Night of comedy benefits animal sanctuary

Red Buttons attends the Night of Comedy.

Comedians pay tribute to the late Buddy Hackett and raise $80,000 for the Buddy Hackett Singita Animal Rescue Sanctuary.

By Linda Harris/Special to The Malibu Times

Comedy might be king, but it was the animals that ruled at the 5th Annual Night of Comedy at the El Capitan in Hollywood last Wednesday night.

A virtual gaggle of comedians joined forces to raise funds for the Buddy Hackett Singita Animal Rescue Sanctuary, founded by the late Buddy Hackett, who died June 30 at age 78 of natural causes at his Malibu home, and his widow, Sherry.

A cavalcade of comedians, most of them buddies of Buddy Hackett, entertained the packed house of 700 people, who paid up to $250 a ticket to watch a film tribute to Hackett and laugh at comedic performances.

Guests included Red Buttons, Robert Culp, Gloria Allred, Robert Forster, Kent McCord, Barbara Luna, Larry Flynt and Supervisor Mike Antonovich.

The entertainment lineup included Jay Mohr, Tom Arnold, Paul Rodriguez, Bob Saget, Shecky Greene, Kevin Nealon, Sarah Silverman, Jeffrey Ross and Bob Goldthwait.

The evening of “all comedians all the time” was shepherded along by host Sandy Hackett, the late comedian’s son and a comedian in his own right.

“It is bittersweet tonight,” Hackett said. “I feel my dad’s presence every day of my life. But tonight, I walked backstage and I knew he wasn’t going to be there when I saw no tequila in the dressing room,” Hackett laughed. “OK, I said to myself, Dad’s really not here.

“He was the smartest human being I’ve ever met. And tonight everyone is here to participate and share their finances and contribute to Singita because they love animals, but also because they love my father and my mother,” Hackett said.

“Singita,” which means “miracle” in the South African language of Shangaan, was a dream of Buddy Hackett’s for years.

Sherry Hackett, Buddy’s wife of nearly 50 years, fondly recalled her husband’s passion for animals. “His love of animals extended from finding and picking up strays to bringing children and rescue dogs and cats together,” Hackett said. “We founded Singita in 2000. We’re trying to build a fabulous, new innovative facility that will be in Sylmar on 22 acres. And we’re going to build a no-kill animal shelter, cage-free, 10,000-square-foot facility. Singita’s purpose is to reduce pet overpopulation through spay & neuter programs, adoptions and education.

“We’ve only just begun,” Hackett smiled.

Hanging out on the red carpet, funnyman Greene cracked up the crowd on Hollywood Boulevard in front of the El Capitan with his impersonation of his friend, Buddy Hackett, as actress Luna doubled over in laughter.

On a more serious note, Green said, “I truly loved the guy and will always miss him.”

Entering the theatre, Culp spoke passionately about spay and neutering animals. “My wife and I have supported Buddy and all of his efforts with regards to the animals for years, and I’ve come here to get the single idea across to the public, who should know better, to spay or neuter your pet. Period. End of report,” Culp said.

Flynt said his friend Buddy Hackett was “the most loveable guy I ever met” and felt it was important to honor his memory and help Sherry.

“I can tell you all my dogs’ names as a kid,” Forster said, “Princess, Lance, Angus-these were my great friends, and when friends of mine asked me to attend tonight, I couldn’t resist. Plus, Buddy was one of the funniest guys, ever.”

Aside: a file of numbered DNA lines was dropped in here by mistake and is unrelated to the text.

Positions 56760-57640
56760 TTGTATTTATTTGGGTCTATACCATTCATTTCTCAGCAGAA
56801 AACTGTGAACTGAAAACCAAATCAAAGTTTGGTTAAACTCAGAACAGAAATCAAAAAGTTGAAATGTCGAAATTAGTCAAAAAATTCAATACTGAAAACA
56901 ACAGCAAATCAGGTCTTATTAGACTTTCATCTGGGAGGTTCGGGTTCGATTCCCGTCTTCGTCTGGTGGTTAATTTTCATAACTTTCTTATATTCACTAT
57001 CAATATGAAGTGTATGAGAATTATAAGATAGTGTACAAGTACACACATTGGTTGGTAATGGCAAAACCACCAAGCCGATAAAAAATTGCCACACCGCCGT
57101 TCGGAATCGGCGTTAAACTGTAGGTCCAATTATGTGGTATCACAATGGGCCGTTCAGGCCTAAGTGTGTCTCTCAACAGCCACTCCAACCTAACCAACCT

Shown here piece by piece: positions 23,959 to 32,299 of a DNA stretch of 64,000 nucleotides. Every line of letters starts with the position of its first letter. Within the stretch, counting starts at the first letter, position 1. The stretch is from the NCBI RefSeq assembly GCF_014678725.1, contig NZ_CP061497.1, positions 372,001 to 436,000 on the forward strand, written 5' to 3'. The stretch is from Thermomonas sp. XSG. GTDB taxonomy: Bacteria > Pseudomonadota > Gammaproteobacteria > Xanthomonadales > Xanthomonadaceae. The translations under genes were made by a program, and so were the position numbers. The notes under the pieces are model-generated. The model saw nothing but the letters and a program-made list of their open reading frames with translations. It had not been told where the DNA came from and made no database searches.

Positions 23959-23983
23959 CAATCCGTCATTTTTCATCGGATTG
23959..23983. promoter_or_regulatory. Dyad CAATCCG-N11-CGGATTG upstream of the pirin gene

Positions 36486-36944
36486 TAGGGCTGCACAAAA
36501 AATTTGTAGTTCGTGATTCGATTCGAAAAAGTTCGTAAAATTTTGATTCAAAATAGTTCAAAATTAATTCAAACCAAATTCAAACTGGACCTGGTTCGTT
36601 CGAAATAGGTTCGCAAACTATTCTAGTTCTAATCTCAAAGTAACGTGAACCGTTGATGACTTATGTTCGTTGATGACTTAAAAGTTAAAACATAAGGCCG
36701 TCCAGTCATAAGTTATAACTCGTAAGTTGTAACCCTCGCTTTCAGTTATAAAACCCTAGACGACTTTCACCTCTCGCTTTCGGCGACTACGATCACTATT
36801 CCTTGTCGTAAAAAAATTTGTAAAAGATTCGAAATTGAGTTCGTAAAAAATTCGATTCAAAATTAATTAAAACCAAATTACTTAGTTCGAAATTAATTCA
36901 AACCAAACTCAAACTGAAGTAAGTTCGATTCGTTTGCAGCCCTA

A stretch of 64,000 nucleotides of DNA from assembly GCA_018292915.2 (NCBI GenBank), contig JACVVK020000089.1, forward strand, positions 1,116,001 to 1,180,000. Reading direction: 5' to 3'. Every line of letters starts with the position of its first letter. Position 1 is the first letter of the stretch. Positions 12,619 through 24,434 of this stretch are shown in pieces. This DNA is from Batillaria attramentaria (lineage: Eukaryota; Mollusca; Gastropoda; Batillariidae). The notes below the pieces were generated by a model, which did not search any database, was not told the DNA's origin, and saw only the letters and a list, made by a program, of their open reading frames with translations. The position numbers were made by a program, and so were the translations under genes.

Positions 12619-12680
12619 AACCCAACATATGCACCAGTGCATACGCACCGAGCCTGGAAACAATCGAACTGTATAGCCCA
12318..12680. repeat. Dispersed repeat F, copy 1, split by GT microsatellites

“Buddy and Sherry Hackett have been long-time supporters of mine and friends of my family, and we’re here to help this great cause for the Singita Sanctuary,” Antonovich said. “And to insure our animals have a nice place to live and we’re able to take care of them.”

Antonovich announced that Singita has approval to proceed with construction, and “will be the largest privately funded animal sanctuary on the West Coast.”

“It’s a great turnout and Buddy would be very proud of that,” McCord said. “But also it’s a tribute to Sherry’s hard work because she put this evening together. So, kudos to Sherry Hackett.”

Before the blinking lights summoned the guests to their seats, Buttons remembered meeting Hackett as a young comedian. “I was very close to Buddy. I met him when he was a kid first coming around and he was brilliant right from the start.

“I was with him when he found some of his funniest stuff and … well, we were really good friends,” Buttons said as he choked back his words.

Minutes before going on stage, Mohr paused to reflect about his mentor. “Every time I take a microphone-every time all the young comics take the microphone-he’s alive,” Mohr said. “He just was the funniest, the best.”

Backstage at the El Capitan, the comedians held court. Saget conversing with Arnold. Rodriguez kidding around with Goldthwait.

“Yep, I miss Buddy, but I don’t miss him that much because I stole so many jokes from him that his act lives on through me,” Rodriguez quipped. “Buddy told me he believed in reincarnation-he’s coming back as a Chihuahua. A big, fat Chihuahua and he’s gonna live at Singita.”

“I like helping animals whenever I can,” Saget said. “I own half a dog. I have joint custody of my Cavalier King Charles Spaniel-a victim of my divorce.”

Saget added he believed Hackett was around the theatre that night “because there’s a lot of the love here, and that’s what we all do it for-to make people laugh and celebrate.”

“Yes, tonight is bittersweet because the Cubs lost tonight,” Arnold cried. “Oh, we’re talking about Buddy. Seriously, he was great-he was funny until he died. He was my idol because he stuck with it. There’s a lot of lessons we could learn from Buddy Hackett.”

The evening’s entire proceeds of $80,000 will go toward building the Singita pet sanctuary.

For more information about Singita, visit